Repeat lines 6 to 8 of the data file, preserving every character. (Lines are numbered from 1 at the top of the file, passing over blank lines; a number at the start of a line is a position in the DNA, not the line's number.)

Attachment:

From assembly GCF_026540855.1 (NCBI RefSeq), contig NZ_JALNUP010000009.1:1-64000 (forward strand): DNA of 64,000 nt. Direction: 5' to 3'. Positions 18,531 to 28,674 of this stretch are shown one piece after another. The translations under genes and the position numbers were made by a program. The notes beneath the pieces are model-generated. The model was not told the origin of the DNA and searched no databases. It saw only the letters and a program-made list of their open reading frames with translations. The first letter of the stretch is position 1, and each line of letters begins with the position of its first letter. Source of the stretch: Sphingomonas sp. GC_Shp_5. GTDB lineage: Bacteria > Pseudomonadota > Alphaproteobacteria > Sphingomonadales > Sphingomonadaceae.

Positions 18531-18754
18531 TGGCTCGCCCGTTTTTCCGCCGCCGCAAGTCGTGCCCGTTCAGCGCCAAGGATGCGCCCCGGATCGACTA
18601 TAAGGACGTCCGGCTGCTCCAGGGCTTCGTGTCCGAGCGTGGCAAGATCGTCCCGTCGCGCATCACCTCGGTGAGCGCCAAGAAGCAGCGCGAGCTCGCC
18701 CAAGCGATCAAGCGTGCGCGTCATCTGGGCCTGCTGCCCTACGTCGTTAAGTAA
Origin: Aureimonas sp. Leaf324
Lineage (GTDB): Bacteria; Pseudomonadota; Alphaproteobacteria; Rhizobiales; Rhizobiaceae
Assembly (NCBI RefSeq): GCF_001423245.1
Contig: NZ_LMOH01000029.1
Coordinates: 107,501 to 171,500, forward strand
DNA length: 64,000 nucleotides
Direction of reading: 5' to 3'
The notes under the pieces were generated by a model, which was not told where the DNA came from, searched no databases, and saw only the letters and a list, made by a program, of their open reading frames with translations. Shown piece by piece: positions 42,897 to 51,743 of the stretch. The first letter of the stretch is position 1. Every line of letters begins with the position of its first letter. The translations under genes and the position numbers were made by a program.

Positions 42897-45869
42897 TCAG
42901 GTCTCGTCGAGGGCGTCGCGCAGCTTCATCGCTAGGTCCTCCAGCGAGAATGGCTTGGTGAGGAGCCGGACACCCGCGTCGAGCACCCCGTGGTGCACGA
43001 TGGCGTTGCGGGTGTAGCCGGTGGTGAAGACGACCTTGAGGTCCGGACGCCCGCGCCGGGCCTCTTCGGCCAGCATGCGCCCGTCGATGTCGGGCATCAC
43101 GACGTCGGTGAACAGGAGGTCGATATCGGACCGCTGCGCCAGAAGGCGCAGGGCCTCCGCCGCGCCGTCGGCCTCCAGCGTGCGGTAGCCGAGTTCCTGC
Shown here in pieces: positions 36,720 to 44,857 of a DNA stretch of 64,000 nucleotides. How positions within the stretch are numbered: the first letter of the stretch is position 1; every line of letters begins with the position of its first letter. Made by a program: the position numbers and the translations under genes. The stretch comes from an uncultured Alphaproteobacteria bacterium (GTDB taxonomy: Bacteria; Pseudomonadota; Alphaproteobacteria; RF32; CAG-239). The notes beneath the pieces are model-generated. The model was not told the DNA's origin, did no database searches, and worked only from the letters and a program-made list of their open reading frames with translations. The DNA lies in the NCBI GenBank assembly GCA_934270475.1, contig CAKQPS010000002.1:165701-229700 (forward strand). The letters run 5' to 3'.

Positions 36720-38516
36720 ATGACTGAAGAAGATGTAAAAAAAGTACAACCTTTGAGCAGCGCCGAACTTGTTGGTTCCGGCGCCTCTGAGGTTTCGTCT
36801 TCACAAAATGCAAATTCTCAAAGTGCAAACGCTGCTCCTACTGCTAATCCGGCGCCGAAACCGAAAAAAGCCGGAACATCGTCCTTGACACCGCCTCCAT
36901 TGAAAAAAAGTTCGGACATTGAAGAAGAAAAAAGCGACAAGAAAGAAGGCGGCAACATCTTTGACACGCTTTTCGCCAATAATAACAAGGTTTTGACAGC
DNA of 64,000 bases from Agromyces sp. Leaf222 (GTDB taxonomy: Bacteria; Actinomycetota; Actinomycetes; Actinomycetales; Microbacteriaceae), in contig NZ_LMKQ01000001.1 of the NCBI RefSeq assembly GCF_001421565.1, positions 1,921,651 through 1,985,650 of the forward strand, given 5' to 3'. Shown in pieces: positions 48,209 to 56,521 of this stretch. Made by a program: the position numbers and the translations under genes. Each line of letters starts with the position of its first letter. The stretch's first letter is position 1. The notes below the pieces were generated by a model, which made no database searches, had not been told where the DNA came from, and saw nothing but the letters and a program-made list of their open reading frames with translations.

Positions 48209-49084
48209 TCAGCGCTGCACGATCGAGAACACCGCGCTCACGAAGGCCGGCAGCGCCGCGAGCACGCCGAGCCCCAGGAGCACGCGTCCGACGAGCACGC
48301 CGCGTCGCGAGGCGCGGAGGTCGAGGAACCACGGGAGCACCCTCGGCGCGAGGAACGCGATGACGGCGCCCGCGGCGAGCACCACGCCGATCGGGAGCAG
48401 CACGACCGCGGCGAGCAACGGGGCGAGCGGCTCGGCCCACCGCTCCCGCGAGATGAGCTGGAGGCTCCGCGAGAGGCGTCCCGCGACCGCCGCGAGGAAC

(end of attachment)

Origin: Aureimonas sp. Leaf324
Lineage (GTDB): Bacteria; Pseudomonadota; Alphaproteobacteria; Rhizobiales; Rhizobiaceae
Assembly (NCBI RefSeq): GCF_001423245.1